They do typically advise women to get to a healthy weight before getting pregnant. Of course, their advice on how to do so is quite bad. However, regardless of how good the advice is, you cannot force people to delay pregnancy. Some obese women will get pregnant even if you gave them perfect tools for losing weight. I don't personally know enough about the drug protocol to know if its good or not, but if there is compelling evidence that it is better for the fetus for the woman to take the drug, then I don't see the problem with it being offered if she has high blood glucose. It's obviously not as good as if she got in better health prior to conception but that doesn't mean we should throw our hands up into the air rather than look for ways to intervene for the health of the child.

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    Not all obese women have high blood sugar. Not all women with high blood sugar are obese. I can sort of see this if we were talking about medicating women with high blood sugar, but instead, it's only targeted at obese women.

    Additionally, we don't know what effects Metformin might have on a fetus. Many drugs that are safe for adult human bodies are very dangerous to a developing fetus (Thalidomide anyone?), and I'm not convinced that the possible reduction in lifetime obesity risk is worth the possible harm the drug might do.

    Why not simply put women with blood sugar issues on dietary regimes that help control elevated blood sugar, at least for the duration of their pregnancies? That route seems to pose the least risk of harm to a developing fetus, offers the best potential health benefits to the mother, and might even see better long term health outcomes for both mother and child if some of that dietary change sticks after the woman gives birth. I'm not anti-drug (some of them have saved my life and/or allow me to live a more normal daily life), but it seems to me that a dietary intervention is far more favorable and simple in cases where it could be applied.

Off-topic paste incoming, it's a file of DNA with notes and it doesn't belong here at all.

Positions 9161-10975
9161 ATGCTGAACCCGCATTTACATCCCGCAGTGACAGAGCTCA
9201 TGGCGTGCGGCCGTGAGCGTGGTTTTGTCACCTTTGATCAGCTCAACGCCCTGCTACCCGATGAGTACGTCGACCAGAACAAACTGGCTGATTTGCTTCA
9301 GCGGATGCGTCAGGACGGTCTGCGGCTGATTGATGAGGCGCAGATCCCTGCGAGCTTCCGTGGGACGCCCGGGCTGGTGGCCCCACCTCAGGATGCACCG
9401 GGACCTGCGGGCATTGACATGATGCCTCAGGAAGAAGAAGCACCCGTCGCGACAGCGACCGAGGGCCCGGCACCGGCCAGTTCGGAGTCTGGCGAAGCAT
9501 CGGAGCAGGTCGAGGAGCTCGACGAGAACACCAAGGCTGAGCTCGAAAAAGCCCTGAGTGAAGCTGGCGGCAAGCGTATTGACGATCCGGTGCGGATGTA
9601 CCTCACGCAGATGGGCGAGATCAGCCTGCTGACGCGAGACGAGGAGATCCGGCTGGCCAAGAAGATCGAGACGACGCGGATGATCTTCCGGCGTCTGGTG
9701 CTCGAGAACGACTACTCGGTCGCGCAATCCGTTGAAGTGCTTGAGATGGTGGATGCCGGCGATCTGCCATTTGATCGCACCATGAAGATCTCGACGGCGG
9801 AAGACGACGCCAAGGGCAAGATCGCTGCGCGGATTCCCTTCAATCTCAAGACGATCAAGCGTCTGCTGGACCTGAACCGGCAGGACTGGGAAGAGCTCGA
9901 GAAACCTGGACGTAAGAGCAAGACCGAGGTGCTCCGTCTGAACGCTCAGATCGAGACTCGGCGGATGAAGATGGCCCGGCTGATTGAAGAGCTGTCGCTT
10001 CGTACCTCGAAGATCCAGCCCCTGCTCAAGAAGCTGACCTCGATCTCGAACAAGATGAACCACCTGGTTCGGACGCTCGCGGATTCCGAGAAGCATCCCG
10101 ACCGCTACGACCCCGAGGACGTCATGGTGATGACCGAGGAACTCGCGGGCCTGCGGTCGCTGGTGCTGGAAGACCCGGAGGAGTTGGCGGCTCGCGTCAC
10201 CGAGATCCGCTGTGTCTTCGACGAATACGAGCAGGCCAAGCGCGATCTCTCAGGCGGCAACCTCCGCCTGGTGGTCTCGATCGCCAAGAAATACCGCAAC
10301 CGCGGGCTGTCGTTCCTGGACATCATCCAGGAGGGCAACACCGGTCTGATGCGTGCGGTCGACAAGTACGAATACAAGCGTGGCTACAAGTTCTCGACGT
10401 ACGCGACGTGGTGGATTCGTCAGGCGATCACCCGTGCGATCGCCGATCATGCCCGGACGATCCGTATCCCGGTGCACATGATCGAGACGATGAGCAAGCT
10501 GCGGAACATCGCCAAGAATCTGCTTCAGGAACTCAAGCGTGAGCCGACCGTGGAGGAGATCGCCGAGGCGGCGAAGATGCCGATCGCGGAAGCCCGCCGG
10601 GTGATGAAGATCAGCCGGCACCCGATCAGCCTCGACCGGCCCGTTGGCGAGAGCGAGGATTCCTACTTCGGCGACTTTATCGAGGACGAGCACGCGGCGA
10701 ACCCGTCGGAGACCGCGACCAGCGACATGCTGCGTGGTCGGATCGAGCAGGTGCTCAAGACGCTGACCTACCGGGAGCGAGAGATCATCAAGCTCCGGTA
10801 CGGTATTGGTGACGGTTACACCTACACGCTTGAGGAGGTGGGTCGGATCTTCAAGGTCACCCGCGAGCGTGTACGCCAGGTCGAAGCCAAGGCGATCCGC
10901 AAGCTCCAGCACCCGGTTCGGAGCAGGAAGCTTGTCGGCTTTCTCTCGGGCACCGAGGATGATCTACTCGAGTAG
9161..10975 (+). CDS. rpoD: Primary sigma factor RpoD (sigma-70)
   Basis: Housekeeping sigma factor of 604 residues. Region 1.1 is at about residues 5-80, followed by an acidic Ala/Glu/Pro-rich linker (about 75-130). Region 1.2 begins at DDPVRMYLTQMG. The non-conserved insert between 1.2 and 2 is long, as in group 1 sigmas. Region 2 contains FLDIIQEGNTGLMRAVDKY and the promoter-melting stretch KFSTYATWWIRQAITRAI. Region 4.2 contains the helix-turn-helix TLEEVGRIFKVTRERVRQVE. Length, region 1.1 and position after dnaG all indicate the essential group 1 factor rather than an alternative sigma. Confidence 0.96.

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    The way to address this problem ethically would be to treat the women's obesity. But we all know that they are lazy, slothful, non-compliant patients that simply refuse to follow doctors' advice. And the trials are merely pro-forma, we already know that the fetuses won't be harmed (after all, the Dr's took an oath) and so what if the women don't actually have the condition the medicine was designed to treat?
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    Metformin is often used to help the effectiveness of stims during IVF and also reduces the risk of first trimester miscarriages in non insulin resistant people as well as those with IR. It has been used by women with pcos and GD during pregnancy for many, many years.
    The only side effect so far when used properly is that it occasionally causes fetuses to be born with lowish blood sugar. But so are plenty of fetuses born without metformin.
    Obese women have been prescribed metformin to get and stay pregnant for decades.
    Yes, in a perfect world we would be able to address these issues with diet, but it isn't easy when you're told to eat the wrong way all the time.
    This study isn't a new thing. I don't see it as a big deal.